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Topic: Noise-cancelling studio phones?

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  1. #1

    Noise-cancelling studio phones?

    Do any companies make high-quality noise-cancelling studio phones? I own the Bose Quietcomfort 2 headphones. For music, they're great. For mixing, they're crap. It's overly bassy/muffly.

    There must be a market for this. I'm sure there are a lot of people who have to deal with the immense noise inherent in a multiple-machine setups. It makes for a nice migraine. I have mine in a ventilated closet... sounds like a wind-tunnel in there.

    If there in fact no noise-cancelling studio phones, what existing set of headphones block out noise while retaining sound quality/clarity/fidelity?

    Cheers.

  2. #2

    Re: Noise-cancelling studio phones?

    If you're having that much noise, perhaps you should look into or invest in quieter computer components than noise-reducing headphones. Sometimes, you might not even need to spend money. For instance, my main DAW computer, after a little while of use, would begin to produce a very loud hum, louder than a nearby air conditioner. I had no idea what it was, and I was all ready to switch out my power supply, graphics card, and case, when I had a friend look at it. He opened the case, blew out all the dust, cleaned the processor fan, put it back in, and now it's much quieter. It was just dust interfering with the processor fan - that was it.
    Zircon Studios - Original music for media, electronica, sound design, and synthesis.

  3. #3

    Re: Noise-cancelling studio phones?

    All of the specs for noise cancelling phones that I've read have horrid bass response. They generally start at 200 Hz, rather than 20.

    A better bet would be in-ear monitors. There are some high-end ones that are customized for your ears. The wireless ones come with limiters, so you don't blow out your eardrums.

    An even better bet is to eliminate the noise in your room. No matter how great your phones are, they won't give you the stereo image that you get with good old cones and boxes.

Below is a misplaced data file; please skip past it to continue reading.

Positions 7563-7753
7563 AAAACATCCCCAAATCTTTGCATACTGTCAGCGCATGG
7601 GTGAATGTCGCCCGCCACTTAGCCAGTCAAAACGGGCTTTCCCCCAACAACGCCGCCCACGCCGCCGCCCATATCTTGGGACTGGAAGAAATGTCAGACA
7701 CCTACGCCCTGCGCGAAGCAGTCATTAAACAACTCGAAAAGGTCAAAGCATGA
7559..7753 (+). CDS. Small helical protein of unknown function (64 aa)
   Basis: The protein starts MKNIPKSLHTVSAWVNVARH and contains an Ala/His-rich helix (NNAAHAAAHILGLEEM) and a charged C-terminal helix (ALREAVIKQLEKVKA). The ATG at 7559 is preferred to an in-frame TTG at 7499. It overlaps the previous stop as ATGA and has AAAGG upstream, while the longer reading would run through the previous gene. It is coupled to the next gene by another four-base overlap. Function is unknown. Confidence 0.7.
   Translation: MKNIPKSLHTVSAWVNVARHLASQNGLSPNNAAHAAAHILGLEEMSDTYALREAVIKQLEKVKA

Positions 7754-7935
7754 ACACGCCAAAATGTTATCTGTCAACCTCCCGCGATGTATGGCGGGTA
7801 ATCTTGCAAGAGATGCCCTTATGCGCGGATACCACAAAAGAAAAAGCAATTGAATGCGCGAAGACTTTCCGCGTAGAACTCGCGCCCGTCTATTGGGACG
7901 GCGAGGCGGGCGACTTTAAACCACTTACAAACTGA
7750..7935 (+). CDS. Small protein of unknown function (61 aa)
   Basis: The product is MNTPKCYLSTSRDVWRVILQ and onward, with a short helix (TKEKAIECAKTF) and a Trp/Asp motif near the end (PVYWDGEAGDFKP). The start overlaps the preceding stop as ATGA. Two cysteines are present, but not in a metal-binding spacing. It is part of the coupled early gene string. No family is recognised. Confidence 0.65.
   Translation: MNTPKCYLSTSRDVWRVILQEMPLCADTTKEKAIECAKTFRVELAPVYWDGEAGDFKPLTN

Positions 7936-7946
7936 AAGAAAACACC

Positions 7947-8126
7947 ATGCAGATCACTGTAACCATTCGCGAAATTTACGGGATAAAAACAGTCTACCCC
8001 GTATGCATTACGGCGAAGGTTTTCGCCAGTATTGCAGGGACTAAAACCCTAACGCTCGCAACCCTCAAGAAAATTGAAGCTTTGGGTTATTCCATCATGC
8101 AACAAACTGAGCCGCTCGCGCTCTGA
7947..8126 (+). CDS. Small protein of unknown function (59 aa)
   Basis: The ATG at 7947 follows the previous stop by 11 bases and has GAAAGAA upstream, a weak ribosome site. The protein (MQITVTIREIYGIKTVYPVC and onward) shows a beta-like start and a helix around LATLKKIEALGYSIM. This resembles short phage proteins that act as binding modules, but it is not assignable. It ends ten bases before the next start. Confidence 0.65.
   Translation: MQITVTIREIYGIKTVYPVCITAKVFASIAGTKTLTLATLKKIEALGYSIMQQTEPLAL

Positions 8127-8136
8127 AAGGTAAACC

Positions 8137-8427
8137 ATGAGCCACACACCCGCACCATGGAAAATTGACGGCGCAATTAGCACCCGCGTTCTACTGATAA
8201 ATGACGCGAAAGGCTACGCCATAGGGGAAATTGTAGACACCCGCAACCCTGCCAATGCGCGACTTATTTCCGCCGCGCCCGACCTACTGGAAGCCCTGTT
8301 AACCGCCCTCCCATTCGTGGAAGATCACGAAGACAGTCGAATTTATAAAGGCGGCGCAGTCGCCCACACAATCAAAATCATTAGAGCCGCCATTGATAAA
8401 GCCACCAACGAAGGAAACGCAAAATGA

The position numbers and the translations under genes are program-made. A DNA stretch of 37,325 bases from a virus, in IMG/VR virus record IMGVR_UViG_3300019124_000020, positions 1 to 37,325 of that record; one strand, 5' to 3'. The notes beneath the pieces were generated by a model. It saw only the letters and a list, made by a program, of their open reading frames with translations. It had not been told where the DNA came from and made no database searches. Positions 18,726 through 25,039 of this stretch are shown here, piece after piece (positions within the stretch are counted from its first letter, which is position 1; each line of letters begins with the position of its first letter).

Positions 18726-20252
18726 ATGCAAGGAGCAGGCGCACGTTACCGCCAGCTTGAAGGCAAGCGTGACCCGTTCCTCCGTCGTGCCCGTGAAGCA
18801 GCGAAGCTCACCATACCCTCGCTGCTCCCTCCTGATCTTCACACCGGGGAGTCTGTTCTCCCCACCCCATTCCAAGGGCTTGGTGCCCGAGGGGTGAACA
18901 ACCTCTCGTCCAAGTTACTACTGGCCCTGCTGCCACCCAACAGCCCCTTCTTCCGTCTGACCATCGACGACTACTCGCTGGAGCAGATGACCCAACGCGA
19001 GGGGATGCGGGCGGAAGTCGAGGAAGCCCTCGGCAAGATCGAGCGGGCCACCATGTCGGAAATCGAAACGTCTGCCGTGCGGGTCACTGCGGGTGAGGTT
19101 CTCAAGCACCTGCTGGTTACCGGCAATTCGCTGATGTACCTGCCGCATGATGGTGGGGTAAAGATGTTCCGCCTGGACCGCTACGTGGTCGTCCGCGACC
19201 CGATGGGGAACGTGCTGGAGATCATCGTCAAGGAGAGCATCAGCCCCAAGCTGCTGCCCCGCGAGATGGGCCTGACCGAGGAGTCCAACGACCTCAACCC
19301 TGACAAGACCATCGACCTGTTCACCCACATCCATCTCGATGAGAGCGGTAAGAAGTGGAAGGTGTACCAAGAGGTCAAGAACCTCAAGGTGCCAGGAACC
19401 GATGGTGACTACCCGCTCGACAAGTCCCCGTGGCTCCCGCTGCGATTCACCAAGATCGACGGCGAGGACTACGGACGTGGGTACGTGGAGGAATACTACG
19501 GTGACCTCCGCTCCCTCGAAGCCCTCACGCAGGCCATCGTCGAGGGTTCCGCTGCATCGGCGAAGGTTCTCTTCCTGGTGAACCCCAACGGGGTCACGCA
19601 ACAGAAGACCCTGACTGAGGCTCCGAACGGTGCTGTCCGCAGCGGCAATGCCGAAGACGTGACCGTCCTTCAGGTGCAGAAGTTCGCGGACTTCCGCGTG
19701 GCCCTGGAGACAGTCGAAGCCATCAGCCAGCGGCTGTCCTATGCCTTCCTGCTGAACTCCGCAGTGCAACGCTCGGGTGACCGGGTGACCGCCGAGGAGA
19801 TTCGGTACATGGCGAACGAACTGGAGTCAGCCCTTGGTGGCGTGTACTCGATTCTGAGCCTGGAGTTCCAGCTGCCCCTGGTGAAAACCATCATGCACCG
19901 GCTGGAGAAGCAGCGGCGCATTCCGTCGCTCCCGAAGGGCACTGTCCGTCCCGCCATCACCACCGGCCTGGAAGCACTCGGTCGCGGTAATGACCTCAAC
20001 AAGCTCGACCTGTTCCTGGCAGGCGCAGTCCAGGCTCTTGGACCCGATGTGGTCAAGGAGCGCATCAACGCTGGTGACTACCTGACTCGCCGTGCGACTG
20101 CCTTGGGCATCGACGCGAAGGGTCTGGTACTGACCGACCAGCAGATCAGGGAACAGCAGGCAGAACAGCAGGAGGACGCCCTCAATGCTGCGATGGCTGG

-JF

  4. #4

    Re: Noise-cancelling studio phones?

    No no, I can barely hear my computers - they're in the closet (with weather stripping and a towel covering the bottom. ) For now it's my keyboard fan that's driving me up the wall. It's loud as hell. Hearing that for hours on end... it's fatiguing. That and the window a/c unit, when I do turn it on. Plus the occasional mother/sister banter.

  5. #5

    Re: Noise-cancelling studio phones?

    Hi Aaron. These may or may not be to your liking, but I've found the in-ear Etymotic ER-4 have worked pretty well for me over the past year. Using the foam eartips, they cut a significant amount of outside noise. http://www.etymotic.com/ephp/er4.aspx
    Jim Casella
    Tapspace

  6. #6

    Re: Noise-cancelling studio phones?

    Quote Originally Posted by A_Sapp
    For now it's my keyboard fan that's driving me up the wall. It's loud as hell. Hearing that for hours on end... it's fatiguing. That and the window a/c unit, when I do turn it on. Plus the occasional mother/sister banter.
    It would probably be cheaper to find a used MIDI controller without a fan than to get quality NR headphones. You can turn off the A/C for periods when working. There are no cheap replacements or off-switches for mothers and sisters though.

    -JF

  7. #7

    Re: Noise-cancelling studio phones?

    Senheiser HD-280 are the best sounding, quietest headphones I have used. For $99, you won't be disappointed. They have a slightly scooped midrange, that is very aesthitically sounding to the ears. If I have to do any mixing in headphones....though I don't like to.....I use my Sen's.
    Jonathan Kerr
    J.Kerr Music, Inc

  8. #8

    Re: Noise-cancelling studio phones?

    Actually headphones are greatly affected by the ergonomic factors which vary so much between people (no two people's head and ears are the same).

    So all you can do is experiment. I find AKG headphones to sound great and are quite comfortable for me, but for the best isolation and best overall sound and bass response (hyped high end notwithstanding), I prefer my SONY MDR 7506's though they are not nearly as comfortable to wear for more than 15 miniutes.

  9. #9

    Re: Noise-cancelling studio phones?

    Quote Originally Posted by jkerr
    Senheiser HD-280 are the best sounding, quietest headphones I have used. For $99, you won't be disappointed. They have a slightly scooped midrange, that is very aesthitically sounding to the ears. If I have to do any mixing in headphones....though I don't like to.....I use my Sen's.
    I echo the recommendation. I use an earlier model of the HD line that I picked up for $75 and I do ALL of my mixing on them (no monitors used whatsoever). I have received no complaints at all about my mixing or mastering either.
    Zircon Studios - Original music for media, electronica, sound design, and synthesis.

  10. #10

    Re: Noise-cancelling studio phones?

    I've also got a pair of HD 280 Pros. They're very nice and neutral. I don't find them scooped at all, especially compared to Sony MDR-7506s, which have a hyped high end.

    But the noise rejection is limited. They help with fan noise, but if some outside sound annoys you without them, it will still annoy you with the phone on.

    If you open up your keyboard and find that your fan is of the 12-volt variety, you can likely replace it with something very quiet for under $15. If you're using it in an air conditioned room, you can get away with less air movement. They probably designed the keyboard to work reliably on stage in the Phoenix sun.

    -JF

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